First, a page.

This four-wheelin’ 1971 Jeepster Hurst Commando has been in my family since new

Courtesy Denise Coulson

When I was 16, my parents decided they wanted to participate in off-road driving in California’s Anza-Borrego Desert. We said goodbye to our 1964 Chevrolet Corvair Monza and began the search for a four-wheel-drive vehicle.

This was 1971, and choices in the off-road category were limited. We looked at Scouts, Jeeps, and Toyotas. Since the car was to be my mother’s daily driver, she had to be comfortable in it. Despite a test drive that terrified my father—the salesman drove us up a steep grassy hill—the Jeep won simply because my mother could see over the steering wheel. I kid you not. We were out the door for $5000, which was a lot of money back then.

1971 Jeepster Commando front three-quarter
Courtesy Denise Coulson

So there we were with a striking new Jeep in Champagne White with red and blue rally stripes, sporting a tachometer on the hood, a luggage rack, a Hurst dual-gate shifter, and a “Dauntless” 225—the 160-hp Buick Fireball engine manufactured by Kaiser. It also featured automatic front hubs—no getting out to lock them. My father studied the owner’s manual, which was only a quarter-inch thick.

My parents kept to established dirt roads, but so began the “four-wheelin’” adventures—Mom, Dad, me, and the dog all in the Jeep. And we were always prepared for the emergency that never happened: 20 gallons of water, 5 gallons of gas, and a snakebite kit.

Eventually, the adventures came to an end. I went to college, married, and moved to the East Coast. Time passed, the Jeep sat unused in the garage, and Alzheimer’s took over my parents. After their affairs were in order, I had the Jeep shipped back east on a flatbed truck.

With the Jeep in my possession, I became curious about its story and started going to cruise nights. Many people I met had only heard of the Hurst Commando or had only seen pictures, but I started to realize I had something special. Through research, I learned that Kaiser had made a deal with George Hurst to equip the Jeepster Commando with a Hurst dual-gate shifter and other special touches. Around 500 were planned for production, but once American Motors bought the Jeep line from Kaiser, it produced around 100 before changing the style of the Commando in 1972.

1971 Jeepster Commando dealership
Courtesy Denise Coulson

This past year, with the Commando in need of a major checkup, I found Rick at Horsepower Farm in Epsom, New Hampshire. What a great guy, and after he worked on the Jeepster, it was purring like a kitten.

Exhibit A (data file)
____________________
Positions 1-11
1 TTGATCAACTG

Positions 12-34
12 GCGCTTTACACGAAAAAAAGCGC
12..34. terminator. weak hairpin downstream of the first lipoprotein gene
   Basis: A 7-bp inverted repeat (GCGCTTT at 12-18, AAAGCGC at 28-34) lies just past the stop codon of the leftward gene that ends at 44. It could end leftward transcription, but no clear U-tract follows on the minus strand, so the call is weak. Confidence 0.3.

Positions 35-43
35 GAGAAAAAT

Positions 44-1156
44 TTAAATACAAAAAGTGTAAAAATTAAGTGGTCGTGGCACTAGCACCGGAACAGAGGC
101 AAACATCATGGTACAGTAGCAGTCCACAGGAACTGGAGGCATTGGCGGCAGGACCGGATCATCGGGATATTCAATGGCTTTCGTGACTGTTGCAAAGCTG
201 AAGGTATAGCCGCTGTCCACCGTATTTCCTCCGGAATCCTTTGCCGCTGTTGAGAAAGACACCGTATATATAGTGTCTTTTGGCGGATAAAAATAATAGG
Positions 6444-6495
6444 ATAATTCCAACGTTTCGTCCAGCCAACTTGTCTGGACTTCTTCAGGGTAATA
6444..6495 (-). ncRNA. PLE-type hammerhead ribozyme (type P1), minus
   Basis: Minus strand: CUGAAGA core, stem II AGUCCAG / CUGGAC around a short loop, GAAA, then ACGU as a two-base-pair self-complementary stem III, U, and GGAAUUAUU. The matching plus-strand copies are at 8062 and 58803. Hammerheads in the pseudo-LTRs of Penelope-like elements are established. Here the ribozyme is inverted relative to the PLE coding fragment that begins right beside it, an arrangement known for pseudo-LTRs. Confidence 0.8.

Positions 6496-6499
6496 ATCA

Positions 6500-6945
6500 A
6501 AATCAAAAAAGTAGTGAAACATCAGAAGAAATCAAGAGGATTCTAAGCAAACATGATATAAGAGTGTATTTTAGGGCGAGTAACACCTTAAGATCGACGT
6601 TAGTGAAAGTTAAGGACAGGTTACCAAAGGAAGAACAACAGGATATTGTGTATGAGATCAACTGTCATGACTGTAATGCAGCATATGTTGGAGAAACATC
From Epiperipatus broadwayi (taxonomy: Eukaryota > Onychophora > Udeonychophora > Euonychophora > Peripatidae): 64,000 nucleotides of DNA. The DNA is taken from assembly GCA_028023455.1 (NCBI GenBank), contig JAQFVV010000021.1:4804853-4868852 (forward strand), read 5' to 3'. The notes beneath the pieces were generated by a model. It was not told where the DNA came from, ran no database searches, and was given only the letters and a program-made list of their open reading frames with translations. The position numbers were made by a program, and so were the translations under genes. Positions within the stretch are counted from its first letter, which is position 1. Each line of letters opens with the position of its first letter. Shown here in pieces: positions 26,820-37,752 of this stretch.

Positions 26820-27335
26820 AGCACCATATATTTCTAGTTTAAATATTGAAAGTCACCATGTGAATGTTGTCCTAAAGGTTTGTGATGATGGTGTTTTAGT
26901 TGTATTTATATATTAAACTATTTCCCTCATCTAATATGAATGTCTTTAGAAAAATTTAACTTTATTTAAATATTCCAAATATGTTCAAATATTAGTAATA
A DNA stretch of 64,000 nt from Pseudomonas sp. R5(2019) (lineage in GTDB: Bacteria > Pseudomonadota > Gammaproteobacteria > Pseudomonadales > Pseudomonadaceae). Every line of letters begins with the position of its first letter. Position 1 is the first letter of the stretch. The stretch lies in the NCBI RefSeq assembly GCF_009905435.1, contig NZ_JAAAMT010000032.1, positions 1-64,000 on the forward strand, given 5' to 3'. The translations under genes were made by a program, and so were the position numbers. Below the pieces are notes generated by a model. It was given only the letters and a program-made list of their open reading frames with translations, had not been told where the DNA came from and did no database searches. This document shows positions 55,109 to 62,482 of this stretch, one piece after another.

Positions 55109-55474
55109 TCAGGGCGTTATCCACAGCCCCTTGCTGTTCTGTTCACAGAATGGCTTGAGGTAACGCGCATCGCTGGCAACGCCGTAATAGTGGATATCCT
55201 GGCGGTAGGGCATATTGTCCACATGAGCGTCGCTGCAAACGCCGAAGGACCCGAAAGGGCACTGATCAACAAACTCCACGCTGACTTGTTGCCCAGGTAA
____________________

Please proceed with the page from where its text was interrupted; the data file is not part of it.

The Jeep has brought me fully into the classic automotive world. Truth be told, I have had this passion since childhood, though I’m not sure where it came from. But I will continue to enjoy the Jeep as long as I can. I meet new people all the time, and when I’m behind the wheel, good memories ride with me.

Click below for more about
Read next Up next: Homegrown: HyperRocket autocycle is retired Ford engineer’s “crotchless” creation

Comments

    Hey Denise… as another Female Fanatic of all things auto since the age of 2 when my Papaw sat me in his lap and let me steer with The Knob…. Am still giddy with ownership of everything from a 48’ Chevy pickup to a BMW 633csi and all manner of goodies in between.

    To have a Legacy Vehicle is simply marvelous and every woman I meet along my journey who has the privilege of owning one is so very blessed!

    Enjoy every moment… BTW my current ride is a handsome 78 C10 named Heath and we have a marvelous time at any number of events including c10 Nationals in Texas.

    What a great time capsule and still with the original owner family. How great is that. Would love to see additional pics of the engine compartment, and hood mounted tach set up. Probably much like to setup on the AMC “The Machine”. Very cool!!!!! Thank you for sharing.

    Very cool story. Glad the vehicle stayed in the family and the love for it continues.

    Hi Denise it’s wonderful to here about keeping your family’s adventures alive. I still own the 75 F-250 super cab my father bought in Cerritos CA and my mother drove as her daily driver, it’s only a 2WD a highway camper I did take it up that very same wash at Borrego (got stuck) going to the gardens. I also have a 70 jeepster commando going to restore next year. Take care

Leave a Reply

Your email address will not be published. Required fields are marked *